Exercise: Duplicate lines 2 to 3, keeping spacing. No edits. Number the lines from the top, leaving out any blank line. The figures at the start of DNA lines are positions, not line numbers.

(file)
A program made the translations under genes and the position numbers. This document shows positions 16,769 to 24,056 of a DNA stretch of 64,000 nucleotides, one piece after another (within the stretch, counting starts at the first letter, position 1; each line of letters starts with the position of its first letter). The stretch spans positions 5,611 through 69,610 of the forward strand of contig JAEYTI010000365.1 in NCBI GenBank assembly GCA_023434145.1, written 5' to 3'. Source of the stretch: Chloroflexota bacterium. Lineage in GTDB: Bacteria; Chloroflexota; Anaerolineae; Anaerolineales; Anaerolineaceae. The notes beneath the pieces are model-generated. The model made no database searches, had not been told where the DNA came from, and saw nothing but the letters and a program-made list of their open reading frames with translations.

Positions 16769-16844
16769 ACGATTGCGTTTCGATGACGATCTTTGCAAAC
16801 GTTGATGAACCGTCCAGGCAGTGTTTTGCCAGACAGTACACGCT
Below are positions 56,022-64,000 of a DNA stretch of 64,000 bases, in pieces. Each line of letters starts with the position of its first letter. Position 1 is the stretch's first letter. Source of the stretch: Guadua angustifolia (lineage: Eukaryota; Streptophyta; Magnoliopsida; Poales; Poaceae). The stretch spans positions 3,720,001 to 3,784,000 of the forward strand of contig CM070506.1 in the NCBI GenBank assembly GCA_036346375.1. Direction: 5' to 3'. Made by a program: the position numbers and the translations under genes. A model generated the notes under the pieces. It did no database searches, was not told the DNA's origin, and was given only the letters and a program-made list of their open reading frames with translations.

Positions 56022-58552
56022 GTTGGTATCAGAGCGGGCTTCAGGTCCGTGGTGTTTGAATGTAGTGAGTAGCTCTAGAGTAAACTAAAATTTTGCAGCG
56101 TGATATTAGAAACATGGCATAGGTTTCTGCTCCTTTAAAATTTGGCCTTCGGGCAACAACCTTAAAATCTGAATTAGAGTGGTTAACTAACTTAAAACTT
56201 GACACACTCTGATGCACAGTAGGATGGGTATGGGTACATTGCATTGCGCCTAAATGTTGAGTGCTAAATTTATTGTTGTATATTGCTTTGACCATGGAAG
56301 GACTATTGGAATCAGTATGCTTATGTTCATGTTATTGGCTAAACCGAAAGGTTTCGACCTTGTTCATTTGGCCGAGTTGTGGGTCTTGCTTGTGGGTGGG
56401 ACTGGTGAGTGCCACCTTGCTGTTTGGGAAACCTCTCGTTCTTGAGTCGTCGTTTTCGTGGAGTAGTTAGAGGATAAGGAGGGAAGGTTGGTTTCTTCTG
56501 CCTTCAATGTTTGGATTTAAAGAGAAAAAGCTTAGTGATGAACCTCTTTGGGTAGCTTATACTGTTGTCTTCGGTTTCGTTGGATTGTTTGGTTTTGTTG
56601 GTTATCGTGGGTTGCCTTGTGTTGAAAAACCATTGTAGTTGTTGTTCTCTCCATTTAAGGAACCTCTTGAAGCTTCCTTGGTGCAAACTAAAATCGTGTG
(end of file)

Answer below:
Positions 16769-16844
16769 ACGATTGCGTTTCGATGACGATCTTTGCAAAC